Ingrid Pollard, photo: Emile Holba
MK Gallery has unveiled yet another striking and thought-provoking exhibition, the second in a series of three major retrospectives of women artists this year.
Ingrid Pollard, Self Evident (detail), 1992, 9 colour light boxes, each 50.8 x 50.8 cm and 8 silver gelatin prints, each 84.1 x 118.8 cm. © and courtesy of the artist
Carbon Slowly Turning looks back over four decades of Ingrid Pollard’s work, in which she examines the nature of race and identity as a black British woman. The work explores Pollard’s lived experience as well as historic narratives.
Ingrid Pollard, Parabiosis – solid generated by rotation, 2001, digital print on stretched synthetic canvas, 310 x 252 cm. © Ingrid Pollard. Government Art Collection, acquired 2020.
In terms of sheer scale, the vast canvases that constitute the Landscape Trauma series are some of the most striking works in the exhibition. Visually unlike Pollard’s other works, they could almost be those I’d call typically masculine Abstract Expressionist paintings. But they aren’t what they seem.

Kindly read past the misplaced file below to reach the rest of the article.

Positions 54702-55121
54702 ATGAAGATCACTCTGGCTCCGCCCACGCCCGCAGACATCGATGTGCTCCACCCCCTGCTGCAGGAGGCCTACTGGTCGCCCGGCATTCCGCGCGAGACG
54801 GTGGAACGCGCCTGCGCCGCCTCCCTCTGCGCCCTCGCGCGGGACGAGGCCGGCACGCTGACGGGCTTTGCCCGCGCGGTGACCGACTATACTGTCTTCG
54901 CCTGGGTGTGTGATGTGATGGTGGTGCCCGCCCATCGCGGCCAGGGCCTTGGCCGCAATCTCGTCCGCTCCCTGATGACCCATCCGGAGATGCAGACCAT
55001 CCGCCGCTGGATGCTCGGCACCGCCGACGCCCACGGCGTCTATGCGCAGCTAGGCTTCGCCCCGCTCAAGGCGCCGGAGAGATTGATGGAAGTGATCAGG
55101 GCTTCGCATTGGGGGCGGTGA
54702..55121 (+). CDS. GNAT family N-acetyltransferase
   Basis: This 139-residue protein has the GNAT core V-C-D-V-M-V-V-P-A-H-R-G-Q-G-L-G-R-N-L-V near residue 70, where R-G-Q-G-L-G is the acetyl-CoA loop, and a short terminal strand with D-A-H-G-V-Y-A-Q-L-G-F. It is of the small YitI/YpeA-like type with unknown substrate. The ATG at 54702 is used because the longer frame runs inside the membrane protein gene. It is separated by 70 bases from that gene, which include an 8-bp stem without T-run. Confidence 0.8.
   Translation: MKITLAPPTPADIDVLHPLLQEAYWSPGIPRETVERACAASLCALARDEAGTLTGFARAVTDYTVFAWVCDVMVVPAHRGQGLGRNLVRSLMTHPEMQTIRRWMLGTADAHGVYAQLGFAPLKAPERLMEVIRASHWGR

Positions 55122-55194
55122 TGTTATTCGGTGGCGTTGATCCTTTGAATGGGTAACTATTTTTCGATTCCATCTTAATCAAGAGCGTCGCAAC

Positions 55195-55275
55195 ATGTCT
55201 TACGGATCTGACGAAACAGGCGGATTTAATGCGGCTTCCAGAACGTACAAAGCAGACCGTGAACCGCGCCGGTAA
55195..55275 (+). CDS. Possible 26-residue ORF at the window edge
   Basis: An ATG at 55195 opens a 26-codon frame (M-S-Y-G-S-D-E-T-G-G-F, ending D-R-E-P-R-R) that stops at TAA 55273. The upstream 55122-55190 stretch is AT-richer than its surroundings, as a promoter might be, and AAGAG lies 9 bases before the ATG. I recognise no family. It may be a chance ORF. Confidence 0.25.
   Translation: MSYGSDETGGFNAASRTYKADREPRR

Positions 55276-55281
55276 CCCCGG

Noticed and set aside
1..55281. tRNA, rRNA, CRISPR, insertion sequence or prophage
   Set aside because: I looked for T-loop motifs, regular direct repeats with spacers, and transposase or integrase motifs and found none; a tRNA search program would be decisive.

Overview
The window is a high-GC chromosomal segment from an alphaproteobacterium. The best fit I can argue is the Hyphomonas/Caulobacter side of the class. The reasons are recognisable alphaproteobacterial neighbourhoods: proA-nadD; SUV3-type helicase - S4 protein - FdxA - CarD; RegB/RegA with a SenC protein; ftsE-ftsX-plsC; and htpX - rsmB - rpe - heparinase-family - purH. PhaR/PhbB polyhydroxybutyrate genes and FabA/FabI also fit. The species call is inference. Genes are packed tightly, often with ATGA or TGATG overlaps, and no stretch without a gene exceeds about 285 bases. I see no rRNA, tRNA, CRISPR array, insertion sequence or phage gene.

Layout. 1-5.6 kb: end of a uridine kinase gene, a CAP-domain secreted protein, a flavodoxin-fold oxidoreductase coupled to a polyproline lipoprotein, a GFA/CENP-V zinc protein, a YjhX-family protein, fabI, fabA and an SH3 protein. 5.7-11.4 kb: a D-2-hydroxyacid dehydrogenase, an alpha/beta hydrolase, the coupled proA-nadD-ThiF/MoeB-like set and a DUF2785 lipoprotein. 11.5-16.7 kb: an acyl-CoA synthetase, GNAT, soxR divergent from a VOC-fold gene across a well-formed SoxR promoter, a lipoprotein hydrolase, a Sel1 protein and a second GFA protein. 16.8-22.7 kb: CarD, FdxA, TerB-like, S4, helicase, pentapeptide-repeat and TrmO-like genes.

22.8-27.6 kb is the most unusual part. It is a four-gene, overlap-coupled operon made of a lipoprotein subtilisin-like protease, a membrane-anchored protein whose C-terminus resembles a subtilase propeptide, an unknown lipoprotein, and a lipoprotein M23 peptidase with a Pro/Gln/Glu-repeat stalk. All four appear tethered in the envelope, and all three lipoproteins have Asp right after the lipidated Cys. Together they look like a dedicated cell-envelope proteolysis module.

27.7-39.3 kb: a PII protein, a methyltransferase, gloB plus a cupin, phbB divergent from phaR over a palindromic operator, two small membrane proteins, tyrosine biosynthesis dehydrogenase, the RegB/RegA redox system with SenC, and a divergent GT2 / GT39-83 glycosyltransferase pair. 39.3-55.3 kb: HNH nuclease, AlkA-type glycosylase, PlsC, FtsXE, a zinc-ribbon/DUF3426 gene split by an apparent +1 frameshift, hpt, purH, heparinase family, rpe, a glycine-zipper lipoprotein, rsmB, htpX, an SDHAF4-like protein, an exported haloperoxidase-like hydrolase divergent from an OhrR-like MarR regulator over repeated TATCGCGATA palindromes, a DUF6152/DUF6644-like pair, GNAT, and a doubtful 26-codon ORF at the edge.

The hugely scaled-up macro photographs of rock formations disorient the viewer and make them question whether they too belong in this unfamiliar environment – it’s all very clever.
Ingrid Pollard, Pastoral Interlude, 1987, gelatin silver hand-tinted print, each 25.5 x 38.8cm. © Ingrid Pollard. Victoria and Albert Museum, London.jpg
Pollard also questions her own place within the British landscape. How can she exist within the English pastoral scenes of Beatrix Potter and William Wordsworth’s Lake District? And yet is our notion of ‘the countryside’ over-romanticised? Idyllic tales for some represent a divisive Imperialism for others and lead Pollard to ask how she and others are able occupy these spaces together. My visit left me mulling this over – a good sign of any art experience.
Carbon Slowly Turning is at MK Gallery, 900 Midsummer Blvd, Milton Keynes MK9 3QA until 29 May.
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